Problem solving, turbocharged

A healthcare solution born in an ETH student workshop has now entered mass production: the helpfulETH initiative is supporting hospitals during the coronavirus crisis by producing special face shields. ETH Zurich is working on the project alongside the University of Applied Sciences Rapperswil (HSR Rapperswil), Geberit and Swiss Prime Pack.
Three employees of the hospital in Männedorf with face shields

As part of the helpfulETH initiative, a student workshop on Hönggerberg campus began producing face shields for hospitals at the end of March (see the ETH news article from 7 April 2020). The project has been expanded, and the face shields are now being mass produced. Members of the ETH community have worked together with HSR Rapperswil, Geberit and Swiss Prime Pack to set up a manufacturing process that can produce at least 1,000 face shields per day if required. This project is based on doctors’ requests for personal protective equipment during the corona crisis. Around 20 hospitals and care facilities have been supplied with masks since March.

Fighting back against shortages

When the coronavirus pandemic reached Europe this past March, hospitals began to amass resources for treating COVID-19 patients, and ensuring a steady supply of protective equipment became a critical issue. The global flow of goods was impaired, with some shipments bound for Switzerland even being held up at the borders. “We didn't know if we would have enough protective equipment to last beyond the week,” explains Sven Staender, anaesthetist and intensive care physician at the hospital in Männedorf. According to Staender, people were even circulating guides on how to build your own face protection. Since the coronavirus spreads primarily via respiratory droplets, it is especially important for healthcare workers treating COVID-19 patients to protect their faces.

In mid-March, helpfulETH – a joint initiative between ETH Zurich and EPF Lausanne – was launched in order to provide hospitals and other healthcare facilities with engineering solutions to combat the coronavirus crisis. “We got a call from a doctor who was facing a shortage of protective face shields at his hospital,” explains Stephan Wegner, a co-founder of the initiative. Thus the face shield project was born. Developed with input from doctors, the first iteration of the shield was launched at Makerspace – a student workshop on Hönggerberg campus – on 27 March. According to Marvin Breuch, a mechanical engineering student who manages Makerspace at the Student Project House, just over 200 pieces could be produced daily using the workshop's 3D printer. Using this method, 17 volunteers have been able to produce around 1,000 face shields for hospitals so far. But with the unpredictable nature of the pandemic, more needed to be done to prepare for the possibility of increased demand.

Using existing resources to maximise efficiency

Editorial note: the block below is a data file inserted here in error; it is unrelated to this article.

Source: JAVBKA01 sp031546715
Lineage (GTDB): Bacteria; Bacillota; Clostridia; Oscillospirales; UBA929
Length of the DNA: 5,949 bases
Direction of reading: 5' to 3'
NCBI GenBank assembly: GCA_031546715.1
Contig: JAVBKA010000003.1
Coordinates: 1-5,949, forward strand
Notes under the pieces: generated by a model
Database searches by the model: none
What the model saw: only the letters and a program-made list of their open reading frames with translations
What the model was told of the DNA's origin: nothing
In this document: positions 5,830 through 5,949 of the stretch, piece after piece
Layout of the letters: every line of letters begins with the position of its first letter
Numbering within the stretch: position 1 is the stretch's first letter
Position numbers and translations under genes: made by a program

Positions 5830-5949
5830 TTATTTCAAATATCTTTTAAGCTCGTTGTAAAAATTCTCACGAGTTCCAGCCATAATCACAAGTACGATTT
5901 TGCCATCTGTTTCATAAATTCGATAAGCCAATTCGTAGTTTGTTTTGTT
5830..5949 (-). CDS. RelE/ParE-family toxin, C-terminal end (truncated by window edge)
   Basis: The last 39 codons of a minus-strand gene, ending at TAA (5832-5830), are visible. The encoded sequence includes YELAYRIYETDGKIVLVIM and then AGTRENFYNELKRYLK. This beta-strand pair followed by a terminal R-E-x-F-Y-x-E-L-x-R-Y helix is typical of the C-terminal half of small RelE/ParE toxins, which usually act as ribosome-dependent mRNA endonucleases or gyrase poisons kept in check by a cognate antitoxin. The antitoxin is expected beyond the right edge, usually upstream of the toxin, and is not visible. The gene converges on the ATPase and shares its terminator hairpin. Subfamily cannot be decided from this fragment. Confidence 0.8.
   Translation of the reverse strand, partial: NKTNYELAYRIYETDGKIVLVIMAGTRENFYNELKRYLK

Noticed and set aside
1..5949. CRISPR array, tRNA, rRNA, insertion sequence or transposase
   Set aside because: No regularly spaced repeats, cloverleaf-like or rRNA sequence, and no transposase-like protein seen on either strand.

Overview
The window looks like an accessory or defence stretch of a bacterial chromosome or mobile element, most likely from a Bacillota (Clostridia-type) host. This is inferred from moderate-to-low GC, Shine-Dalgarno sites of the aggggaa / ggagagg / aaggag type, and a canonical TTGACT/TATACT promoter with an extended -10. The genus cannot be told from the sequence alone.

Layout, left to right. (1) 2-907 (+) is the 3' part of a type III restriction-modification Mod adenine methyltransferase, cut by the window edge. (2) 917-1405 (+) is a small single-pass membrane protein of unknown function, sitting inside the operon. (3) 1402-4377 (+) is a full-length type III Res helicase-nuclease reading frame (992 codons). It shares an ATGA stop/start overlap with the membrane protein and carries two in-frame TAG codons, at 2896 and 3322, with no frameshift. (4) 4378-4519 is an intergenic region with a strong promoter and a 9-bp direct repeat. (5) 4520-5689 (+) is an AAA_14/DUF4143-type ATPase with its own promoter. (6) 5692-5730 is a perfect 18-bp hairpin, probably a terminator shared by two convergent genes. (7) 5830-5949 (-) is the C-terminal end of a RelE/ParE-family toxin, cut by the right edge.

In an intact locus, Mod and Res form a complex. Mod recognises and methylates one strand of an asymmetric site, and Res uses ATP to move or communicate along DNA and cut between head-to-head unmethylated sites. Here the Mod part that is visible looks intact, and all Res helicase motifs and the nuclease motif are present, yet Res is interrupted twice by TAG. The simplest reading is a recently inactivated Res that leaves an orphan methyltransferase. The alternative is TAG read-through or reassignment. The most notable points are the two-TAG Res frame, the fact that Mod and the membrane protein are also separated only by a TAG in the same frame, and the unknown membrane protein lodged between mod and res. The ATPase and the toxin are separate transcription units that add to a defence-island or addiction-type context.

Torbjörn Netland, Professor of Production and Operations Management at ETH, was consulted to help expand production capacity for the shields. “My approach was to rely on existing resources and knowledge,” he explains. With this in mind, outreach was done to contact organisations that could meaningfully contribute to the project, with HSR Rapperswil, Geberit and Swiss Prime Pack showing immediate interest. HSR Rapperswil and the team at ETH worked on product development together. Instead of using 3D printing, it was decided to produce the frame of the face shield using the injection moulding process. Geberit provided their expertise and manufacturing facilities: they made the component production-ready and set about manufacturing it. Packaging producer Swiss Prime Pack provided the PET visor portion of the shield. The first 150 shields from the new production process were delivered in mid-June. Around 5,000 shields remain ready to be delivered within days and can be ordered by Swiss-based hospitals and care facilities free of charge.

The starting capital for ETH’s face shield project was provided by the Feasibility Lab, which is where the helpfulETH initiative originally got started. According to Netland, the rest of the project was made possible through people’s sense of solidarity. “People at all the organisations in the project have put in days and weeks of volunteer work,” he explains.  Raw materials were provided free of charge by the companies involved. Netland described the personal payoff for himself in idealistic terms. “It makes me proud that we can come together in a crisis and successfully establish this kind of project in such a short timeframe, where everyone is investing a huge amount of time and energy to help other people,” he says.

Relief for hospitals

The face shields provided by helpfulETH came as a great relief to the hospital in Männedorf. “I heard about the face shield offer from my colleagues at the Limmattal hospital,” explains Staender. “So I reached out, and shortly thereafter we could pick up the shields. Just 48 hours later the shields were in use at our hospital.” The face shields were used where the need was the greatest: treating COVID-19 patients in intensive care. Staender confirms that the masks are still in use, for instance in the operating theatre. He says that the face shields are also excellent compared to the protective goggles that were previously in use, as the shields allow for unobscured vision and more freedom of movement. “And they were even produced in two colours,” he muses. “Even during a crisis you can appreciate a certain level of design at the workplace.”